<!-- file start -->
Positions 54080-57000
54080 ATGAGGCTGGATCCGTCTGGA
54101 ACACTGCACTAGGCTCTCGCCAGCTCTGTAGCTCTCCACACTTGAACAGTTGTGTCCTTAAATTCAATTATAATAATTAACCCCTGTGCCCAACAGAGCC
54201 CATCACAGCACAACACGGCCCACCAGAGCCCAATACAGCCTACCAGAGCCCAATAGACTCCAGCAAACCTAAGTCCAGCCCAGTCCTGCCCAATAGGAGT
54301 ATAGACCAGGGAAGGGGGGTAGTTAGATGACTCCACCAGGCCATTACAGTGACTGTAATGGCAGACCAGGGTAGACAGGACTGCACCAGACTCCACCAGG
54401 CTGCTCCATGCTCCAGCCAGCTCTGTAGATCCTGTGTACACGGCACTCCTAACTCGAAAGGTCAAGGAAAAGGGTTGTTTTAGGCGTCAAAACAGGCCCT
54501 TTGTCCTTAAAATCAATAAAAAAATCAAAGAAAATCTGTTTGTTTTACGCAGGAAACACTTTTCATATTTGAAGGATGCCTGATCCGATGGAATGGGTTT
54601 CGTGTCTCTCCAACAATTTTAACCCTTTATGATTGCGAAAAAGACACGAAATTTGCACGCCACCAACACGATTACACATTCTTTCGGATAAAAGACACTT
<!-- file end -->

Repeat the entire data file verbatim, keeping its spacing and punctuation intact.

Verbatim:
Positions 54080-57000
54080 ATGAGGCTGGATCCGTCTGGA
54101 ACACTGCACTAGGCTCTCGCCAGCTCTGTAGCTCTCCACACTTGAACAGTTGTGTCCTTAAATTCAATTATAATAATTAACCCCTGTGCCCAACAGAGCC
54201 CATCACAGCACAACACGGCCCACCAGAGCCCAATACAGCCTACCAGAGCCCAATAGACTCCAGCAAACCTAAGTCCAGCCCAGTCCTGCCCAATAGGAGT
54301 ATAGACCAGGGAAGGGGGGTAGTTAGATGACTCCACCAGGCCATTACAGTGACTGTAATGGCAGACCAGGGTAGACAGGACTGCACCAGACTCCACCAGG
54401 CTGCTCCATGCTCCAGCCAGCTCTGTAGATCCTGTGTACACGGCACTCCTAACTCGAAAGGTCAAGGAAAAGGGTTGTTTTAGGCGTCAAAACAGGCCCT
54501 TTGTCCTTAAAATCAATAAAAAAATCAAAGAAAATCTGTTTGTTTTACGCAGGAAACACTTTTCATATTTGAAGGATGCCTGATCCGATGGAATGGGTTT
54601 CGTGTCTCTCCAACAATTTTAACCCTTTATGATTGCGAAAAAGACACGAAATTTGCACGCCACCAACACGATTACACATTCTTTCGGATAAAAGACACTT